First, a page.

Everyday Adventures Paddling

Paddling into the heart of darkness

Canoeing on a river rapid
Written by Stuart Wickes

Paddling into the heart of darkness

Stuart Profile Small“Do or do not. There is no try.” Yoda was right. This move required commitment.

Kirstie stood among the nettles, pulling the hair of a young willow for support. The canoe was two maybe three watery feet away, bobbing in the current. Phil was already in the boat, working the paddle hard to keep it as close to the bank as possible.

Do not try

Do. Do not. Do; do not. Do, do not. You could see the indecision in her body. Twelve feet down a muddy bank with the canoe on the water and the sun already in bed we were past the point of no return.

We waited in the fading light, senses heightened by the semi gloom. Do not was not an option. An owl hooted a welcome to the first stars.

Suddenly, swinging more forcefully on the willow, Kirstie cried out, ‘Hold it steady, I’m going to try.’ I silently wished she wouldn’t try. Didn’t she watch Star Wars? A shriek, a leap, a slip, a grab and a wobble. Then, she was in; the force was with her after all.

Paddling into Sunset on a Canoe

Paddling into the light is one thing, but into the heart of darkness?

Into the blackening night

We paddled downstream with the last shards of light, the river blackening as we drifted with the flow. The Wye’s an easy paddle here, wide and gentle, carving a giant S on its’ way to Symonds Yat. Bankside, groups of canoeists were camping, warming themselves around open fires, sharing stories of the days journey.

We pass by, invisible to them, invisible to each other in the encircling black of night. We’re an SAS mission, slicing paddles silently through the water so as not to draw attention to our midnight mission.

Canoeing on a river rapid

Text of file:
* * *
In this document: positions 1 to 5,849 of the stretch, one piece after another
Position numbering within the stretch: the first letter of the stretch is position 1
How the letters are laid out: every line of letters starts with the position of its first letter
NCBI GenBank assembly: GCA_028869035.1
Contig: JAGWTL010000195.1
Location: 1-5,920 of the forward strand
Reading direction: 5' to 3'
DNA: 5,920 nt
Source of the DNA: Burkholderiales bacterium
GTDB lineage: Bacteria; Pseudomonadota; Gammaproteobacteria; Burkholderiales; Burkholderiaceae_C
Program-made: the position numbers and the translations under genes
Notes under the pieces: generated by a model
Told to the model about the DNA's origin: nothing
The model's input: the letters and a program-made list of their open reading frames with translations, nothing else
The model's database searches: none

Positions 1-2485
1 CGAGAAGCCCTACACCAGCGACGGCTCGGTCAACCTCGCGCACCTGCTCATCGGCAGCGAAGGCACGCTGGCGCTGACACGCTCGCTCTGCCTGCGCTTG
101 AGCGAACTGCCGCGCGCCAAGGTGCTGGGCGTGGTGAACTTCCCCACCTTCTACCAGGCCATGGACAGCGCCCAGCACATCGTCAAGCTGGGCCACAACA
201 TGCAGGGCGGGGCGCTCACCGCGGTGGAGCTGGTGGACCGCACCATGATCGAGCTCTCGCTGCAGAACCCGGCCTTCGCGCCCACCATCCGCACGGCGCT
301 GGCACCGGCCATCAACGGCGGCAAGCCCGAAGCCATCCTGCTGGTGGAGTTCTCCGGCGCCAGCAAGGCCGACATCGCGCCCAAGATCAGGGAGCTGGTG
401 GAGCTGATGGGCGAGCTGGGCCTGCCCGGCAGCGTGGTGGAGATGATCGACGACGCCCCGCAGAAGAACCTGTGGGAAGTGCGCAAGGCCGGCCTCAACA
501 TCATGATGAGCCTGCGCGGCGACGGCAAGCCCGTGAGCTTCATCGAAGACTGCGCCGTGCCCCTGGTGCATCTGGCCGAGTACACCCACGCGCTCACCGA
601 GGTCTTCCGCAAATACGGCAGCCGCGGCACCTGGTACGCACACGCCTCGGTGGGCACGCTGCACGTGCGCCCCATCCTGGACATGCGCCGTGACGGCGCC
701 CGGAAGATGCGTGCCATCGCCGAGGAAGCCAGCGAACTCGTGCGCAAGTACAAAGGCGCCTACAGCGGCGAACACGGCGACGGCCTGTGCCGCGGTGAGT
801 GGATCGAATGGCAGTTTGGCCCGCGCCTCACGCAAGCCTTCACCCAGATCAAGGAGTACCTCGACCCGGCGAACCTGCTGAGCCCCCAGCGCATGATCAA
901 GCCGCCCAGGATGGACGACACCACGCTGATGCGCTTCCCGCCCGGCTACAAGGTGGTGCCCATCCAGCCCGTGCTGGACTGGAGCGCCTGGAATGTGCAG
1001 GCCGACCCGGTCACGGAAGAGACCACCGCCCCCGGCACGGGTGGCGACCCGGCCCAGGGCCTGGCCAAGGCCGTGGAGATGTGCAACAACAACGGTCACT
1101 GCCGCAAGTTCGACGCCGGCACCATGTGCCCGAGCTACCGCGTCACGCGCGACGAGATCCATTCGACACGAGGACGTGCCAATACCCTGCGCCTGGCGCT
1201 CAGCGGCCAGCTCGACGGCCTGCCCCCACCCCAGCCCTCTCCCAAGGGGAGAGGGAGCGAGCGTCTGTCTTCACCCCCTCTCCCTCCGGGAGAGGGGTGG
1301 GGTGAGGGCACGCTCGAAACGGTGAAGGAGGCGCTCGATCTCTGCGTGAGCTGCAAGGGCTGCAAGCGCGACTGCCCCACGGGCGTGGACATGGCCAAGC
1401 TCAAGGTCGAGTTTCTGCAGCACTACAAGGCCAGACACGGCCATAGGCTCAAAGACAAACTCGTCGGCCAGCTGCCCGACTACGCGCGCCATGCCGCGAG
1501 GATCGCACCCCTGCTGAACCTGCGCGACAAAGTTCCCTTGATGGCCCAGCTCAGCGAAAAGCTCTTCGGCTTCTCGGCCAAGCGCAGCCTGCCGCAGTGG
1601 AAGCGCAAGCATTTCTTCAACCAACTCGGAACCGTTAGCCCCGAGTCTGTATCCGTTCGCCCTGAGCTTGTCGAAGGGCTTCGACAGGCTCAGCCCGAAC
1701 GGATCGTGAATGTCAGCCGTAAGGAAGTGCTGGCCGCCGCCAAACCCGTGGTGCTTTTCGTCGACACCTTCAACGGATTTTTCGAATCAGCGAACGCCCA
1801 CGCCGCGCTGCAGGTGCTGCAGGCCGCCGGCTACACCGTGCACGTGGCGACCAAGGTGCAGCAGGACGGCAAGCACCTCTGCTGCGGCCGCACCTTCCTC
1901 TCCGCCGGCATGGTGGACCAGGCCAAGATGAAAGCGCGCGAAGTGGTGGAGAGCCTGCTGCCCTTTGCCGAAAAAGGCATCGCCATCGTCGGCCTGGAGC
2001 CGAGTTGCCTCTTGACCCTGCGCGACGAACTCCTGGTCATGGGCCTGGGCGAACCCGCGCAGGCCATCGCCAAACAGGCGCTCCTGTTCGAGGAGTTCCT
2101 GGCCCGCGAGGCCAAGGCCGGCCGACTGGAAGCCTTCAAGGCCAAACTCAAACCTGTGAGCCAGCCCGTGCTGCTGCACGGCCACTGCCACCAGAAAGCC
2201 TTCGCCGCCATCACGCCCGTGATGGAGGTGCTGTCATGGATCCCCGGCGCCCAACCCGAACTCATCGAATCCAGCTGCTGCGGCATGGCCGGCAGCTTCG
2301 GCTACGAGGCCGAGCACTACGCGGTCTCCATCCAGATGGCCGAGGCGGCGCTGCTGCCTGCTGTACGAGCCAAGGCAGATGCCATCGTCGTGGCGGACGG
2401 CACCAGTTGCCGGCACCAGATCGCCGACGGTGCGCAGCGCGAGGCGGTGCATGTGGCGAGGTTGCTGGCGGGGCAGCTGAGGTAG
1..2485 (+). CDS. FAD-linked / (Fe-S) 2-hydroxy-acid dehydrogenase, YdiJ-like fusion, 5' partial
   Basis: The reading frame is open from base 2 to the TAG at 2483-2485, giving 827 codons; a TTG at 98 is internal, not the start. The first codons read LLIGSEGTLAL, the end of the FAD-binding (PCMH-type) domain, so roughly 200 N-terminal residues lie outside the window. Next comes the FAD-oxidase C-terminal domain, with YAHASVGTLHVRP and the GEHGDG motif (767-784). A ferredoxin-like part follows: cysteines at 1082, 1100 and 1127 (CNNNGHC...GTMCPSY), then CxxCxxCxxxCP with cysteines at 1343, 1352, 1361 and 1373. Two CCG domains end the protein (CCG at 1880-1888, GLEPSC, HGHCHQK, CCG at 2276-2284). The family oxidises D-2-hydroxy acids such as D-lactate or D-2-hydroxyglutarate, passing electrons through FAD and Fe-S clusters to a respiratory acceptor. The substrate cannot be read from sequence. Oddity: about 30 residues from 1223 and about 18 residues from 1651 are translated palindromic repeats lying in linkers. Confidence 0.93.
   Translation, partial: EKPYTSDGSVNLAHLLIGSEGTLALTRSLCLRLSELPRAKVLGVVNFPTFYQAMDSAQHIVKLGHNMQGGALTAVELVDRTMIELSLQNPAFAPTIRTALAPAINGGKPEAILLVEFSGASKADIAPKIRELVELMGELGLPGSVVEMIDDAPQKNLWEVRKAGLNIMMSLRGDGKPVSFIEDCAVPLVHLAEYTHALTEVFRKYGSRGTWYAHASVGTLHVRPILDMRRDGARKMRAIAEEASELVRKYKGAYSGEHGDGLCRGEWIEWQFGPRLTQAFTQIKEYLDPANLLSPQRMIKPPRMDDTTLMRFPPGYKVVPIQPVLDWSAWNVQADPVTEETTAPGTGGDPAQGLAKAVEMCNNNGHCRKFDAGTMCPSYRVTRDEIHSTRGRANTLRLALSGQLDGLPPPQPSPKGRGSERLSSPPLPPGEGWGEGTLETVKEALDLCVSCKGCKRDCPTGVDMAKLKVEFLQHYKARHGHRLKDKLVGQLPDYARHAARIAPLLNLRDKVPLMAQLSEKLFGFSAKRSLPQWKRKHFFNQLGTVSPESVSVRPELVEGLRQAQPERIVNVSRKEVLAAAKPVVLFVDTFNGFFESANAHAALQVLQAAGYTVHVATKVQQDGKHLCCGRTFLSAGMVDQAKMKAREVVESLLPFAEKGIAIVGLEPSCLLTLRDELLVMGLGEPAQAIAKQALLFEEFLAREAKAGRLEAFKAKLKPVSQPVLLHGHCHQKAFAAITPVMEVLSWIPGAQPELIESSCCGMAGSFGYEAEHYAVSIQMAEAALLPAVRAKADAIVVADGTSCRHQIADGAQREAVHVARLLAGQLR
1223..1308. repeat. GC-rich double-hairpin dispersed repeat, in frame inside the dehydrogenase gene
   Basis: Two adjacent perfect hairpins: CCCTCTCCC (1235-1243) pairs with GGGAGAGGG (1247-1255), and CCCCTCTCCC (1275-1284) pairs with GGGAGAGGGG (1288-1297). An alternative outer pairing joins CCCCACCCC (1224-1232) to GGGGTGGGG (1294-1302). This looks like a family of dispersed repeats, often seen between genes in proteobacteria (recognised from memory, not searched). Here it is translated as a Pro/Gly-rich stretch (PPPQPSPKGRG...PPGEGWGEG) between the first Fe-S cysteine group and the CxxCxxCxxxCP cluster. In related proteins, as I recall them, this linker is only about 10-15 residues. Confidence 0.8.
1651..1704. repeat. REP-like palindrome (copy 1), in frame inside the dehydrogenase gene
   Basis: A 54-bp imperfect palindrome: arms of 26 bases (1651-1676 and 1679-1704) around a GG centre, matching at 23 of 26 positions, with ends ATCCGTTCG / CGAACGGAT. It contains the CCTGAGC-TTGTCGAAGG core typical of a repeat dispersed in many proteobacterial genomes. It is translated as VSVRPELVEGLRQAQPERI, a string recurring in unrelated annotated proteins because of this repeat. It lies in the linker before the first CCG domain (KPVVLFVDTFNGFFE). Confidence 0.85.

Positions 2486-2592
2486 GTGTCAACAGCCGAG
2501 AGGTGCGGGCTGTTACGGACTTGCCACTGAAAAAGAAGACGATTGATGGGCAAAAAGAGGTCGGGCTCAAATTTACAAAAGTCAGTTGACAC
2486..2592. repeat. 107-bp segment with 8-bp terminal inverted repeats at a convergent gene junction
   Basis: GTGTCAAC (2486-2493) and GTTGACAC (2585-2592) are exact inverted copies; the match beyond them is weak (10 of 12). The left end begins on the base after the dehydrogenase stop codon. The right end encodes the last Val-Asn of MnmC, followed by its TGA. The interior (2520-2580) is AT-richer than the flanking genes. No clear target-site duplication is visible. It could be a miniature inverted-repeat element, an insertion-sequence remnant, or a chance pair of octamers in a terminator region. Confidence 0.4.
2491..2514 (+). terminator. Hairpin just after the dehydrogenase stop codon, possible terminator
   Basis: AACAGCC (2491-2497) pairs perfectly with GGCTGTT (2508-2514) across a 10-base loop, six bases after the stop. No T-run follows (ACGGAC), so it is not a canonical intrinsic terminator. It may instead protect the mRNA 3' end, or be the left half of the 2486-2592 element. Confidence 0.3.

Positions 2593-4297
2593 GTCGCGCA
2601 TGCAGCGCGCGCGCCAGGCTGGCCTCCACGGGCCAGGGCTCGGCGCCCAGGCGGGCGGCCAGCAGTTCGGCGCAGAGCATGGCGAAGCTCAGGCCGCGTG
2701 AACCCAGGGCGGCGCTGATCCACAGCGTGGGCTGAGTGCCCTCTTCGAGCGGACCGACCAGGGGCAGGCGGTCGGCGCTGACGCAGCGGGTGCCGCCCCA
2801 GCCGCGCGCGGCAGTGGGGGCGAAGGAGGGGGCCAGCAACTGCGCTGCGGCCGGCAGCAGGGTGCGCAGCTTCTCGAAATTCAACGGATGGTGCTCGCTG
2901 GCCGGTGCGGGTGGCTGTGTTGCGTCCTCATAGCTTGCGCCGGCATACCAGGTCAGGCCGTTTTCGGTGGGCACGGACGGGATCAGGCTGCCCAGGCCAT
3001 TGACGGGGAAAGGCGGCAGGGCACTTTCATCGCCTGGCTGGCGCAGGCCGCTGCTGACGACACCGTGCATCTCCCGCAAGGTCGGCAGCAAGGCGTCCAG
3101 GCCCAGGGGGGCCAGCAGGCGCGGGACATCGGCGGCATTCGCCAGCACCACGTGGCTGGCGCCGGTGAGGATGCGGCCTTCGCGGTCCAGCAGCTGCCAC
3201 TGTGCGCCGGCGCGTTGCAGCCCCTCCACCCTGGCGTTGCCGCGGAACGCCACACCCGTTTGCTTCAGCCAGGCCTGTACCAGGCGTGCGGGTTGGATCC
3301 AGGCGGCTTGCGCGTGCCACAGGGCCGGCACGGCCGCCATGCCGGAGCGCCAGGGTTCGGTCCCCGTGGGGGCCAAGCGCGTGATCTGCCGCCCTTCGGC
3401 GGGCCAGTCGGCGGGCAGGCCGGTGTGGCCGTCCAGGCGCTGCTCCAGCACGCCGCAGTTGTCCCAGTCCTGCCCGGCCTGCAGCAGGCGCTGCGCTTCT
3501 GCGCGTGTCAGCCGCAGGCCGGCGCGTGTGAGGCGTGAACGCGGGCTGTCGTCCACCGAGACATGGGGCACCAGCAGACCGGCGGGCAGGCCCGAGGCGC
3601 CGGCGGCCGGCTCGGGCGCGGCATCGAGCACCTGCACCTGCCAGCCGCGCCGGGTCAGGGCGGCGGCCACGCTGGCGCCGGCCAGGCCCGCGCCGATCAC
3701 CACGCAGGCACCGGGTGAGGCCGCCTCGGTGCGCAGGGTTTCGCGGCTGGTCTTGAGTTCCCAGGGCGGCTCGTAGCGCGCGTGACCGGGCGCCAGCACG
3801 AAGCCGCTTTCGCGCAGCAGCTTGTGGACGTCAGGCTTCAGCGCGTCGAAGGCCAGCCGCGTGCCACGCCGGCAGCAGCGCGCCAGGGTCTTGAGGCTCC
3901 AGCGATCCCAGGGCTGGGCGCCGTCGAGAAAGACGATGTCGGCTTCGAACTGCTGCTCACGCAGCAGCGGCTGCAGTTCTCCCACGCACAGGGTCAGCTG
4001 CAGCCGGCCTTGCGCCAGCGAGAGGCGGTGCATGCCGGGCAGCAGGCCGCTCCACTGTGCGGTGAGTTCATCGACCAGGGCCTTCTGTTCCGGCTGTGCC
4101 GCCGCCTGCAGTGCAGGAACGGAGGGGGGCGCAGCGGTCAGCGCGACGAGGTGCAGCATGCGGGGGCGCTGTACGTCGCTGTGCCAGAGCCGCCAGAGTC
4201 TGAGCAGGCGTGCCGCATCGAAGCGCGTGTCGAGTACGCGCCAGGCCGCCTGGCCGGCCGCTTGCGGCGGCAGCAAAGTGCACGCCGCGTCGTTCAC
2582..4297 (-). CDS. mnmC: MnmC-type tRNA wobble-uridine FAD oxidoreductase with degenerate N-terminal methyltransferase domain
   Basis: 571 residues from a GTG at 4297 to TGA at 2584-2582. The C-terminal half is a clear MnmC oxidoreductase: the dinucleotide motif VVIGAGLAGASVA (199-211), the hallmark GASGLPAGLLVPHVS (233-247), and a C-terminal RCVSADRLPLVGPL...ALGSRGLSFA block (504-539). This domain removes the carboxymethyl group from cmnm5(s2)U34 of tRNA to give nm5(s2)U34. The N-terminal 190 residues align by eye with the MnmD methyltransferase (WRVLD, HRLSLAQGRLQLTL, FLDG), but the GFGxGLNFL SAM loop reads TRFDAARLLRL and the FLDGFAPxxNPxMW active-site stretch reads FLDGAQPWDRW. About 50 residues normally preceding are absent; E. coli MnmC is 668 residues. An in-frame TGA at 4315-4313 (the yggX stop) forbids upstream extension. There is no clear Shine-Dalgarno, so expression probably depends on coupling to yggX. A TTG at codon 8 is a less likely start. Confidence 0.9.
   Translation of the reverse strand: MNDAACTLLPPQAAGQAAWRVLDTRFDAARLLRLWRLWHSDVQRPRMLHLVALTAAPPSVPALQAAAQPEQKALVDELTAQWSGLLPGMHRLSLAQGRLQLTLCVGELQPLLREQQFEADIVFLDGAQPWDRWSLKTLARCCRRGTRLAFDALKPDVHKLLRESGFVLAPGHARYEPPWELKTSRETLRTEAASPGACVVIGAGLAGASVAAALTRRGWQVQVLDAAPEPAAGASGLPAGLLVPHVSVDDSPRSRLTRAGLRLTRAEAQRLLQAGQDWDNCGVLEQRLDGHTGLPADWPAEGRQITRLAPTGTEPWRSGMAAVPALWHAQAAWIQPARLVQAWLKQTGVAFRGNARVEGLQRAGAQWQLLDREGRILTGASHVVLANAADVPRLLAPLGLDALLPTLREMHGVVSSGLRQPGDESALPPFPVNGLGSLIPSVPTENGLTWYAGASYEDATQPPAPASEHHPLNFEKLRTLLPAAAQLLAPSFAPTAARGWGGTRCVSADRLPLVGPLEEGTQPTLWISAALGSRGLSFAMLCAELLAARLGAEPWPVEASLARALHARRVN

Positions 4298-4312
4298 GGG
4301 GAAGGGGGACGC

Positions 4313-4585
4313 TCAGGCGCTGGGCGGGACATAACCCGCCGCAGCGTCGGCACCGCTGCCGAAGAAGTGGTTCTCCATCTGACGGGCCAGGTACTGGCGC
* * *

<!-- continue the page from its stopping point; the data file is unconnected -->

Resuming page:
It’s easy to stay calm on the flats, but what when you hear the rapids?

Canoeing at night is sensory overload

The temperature drops and the air feels cold, a contrast to the river still warm from the day’s sun. The darkness amplifies the slightest sounds; bats overhead, swans checking their nests, the ripple of water on shingle. Then, white noise, getting closer.

The guide book says no rapids above the Yat, only little ones beneath. But we’re not supposed to pass Symonds Yat and thes rapids don’t sound little. The noise intensifies as we drift towards it. Tension rises in the boat. The blackness amplifies everything. We’re heading for Niagra, Victoria Falls, the rapids of Futaleufu. Brace. Brace. Brace. Three stiffs in a canoe. Do or do not. There is no try.

We float past a little waterfall, the spreading riffles gently rocking the boat. We laugh, a nervous laugh. How much fun can you have in a canoe in the black of the night?

Talking Point

Have you ever tried canoeing at night? Or some other night activity? How did you get on?

About the author

Stuart Wickes

Stuart's the adventure addict half of the team, always trying to persuade the family to get out, do more, go further. As co-founder and co-director he handles the business, creative, design, technical and publishing aspects of the project. He is our chief photographer and videographer. With training as a professional learning and development consultant. an engineer and musician, his contribution is eclectic and unpredictable!


  • AH – you had me holding my breath. So true you add darkness to any activity and it becomes a mysteries adventure. Canoeing in the dark definitely heightens the senses. Excellent story!!!! These are the adventures that make me giddy inside.

  • If you get giddy reading this you can’t imagine what Kirstie was like doing it! These kind of activities are great because they heighten the senses and make us more alert. The objective risks are relatively low, but the feeling of risk is much greater. A recipe for excitement.

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We're Kirstie & Stuart. We share an adventurous spirit, a passion for indie travel and 3 kids. The Family Adventure Project is our long term experiment in doing active, adventurous things together. Find out more...


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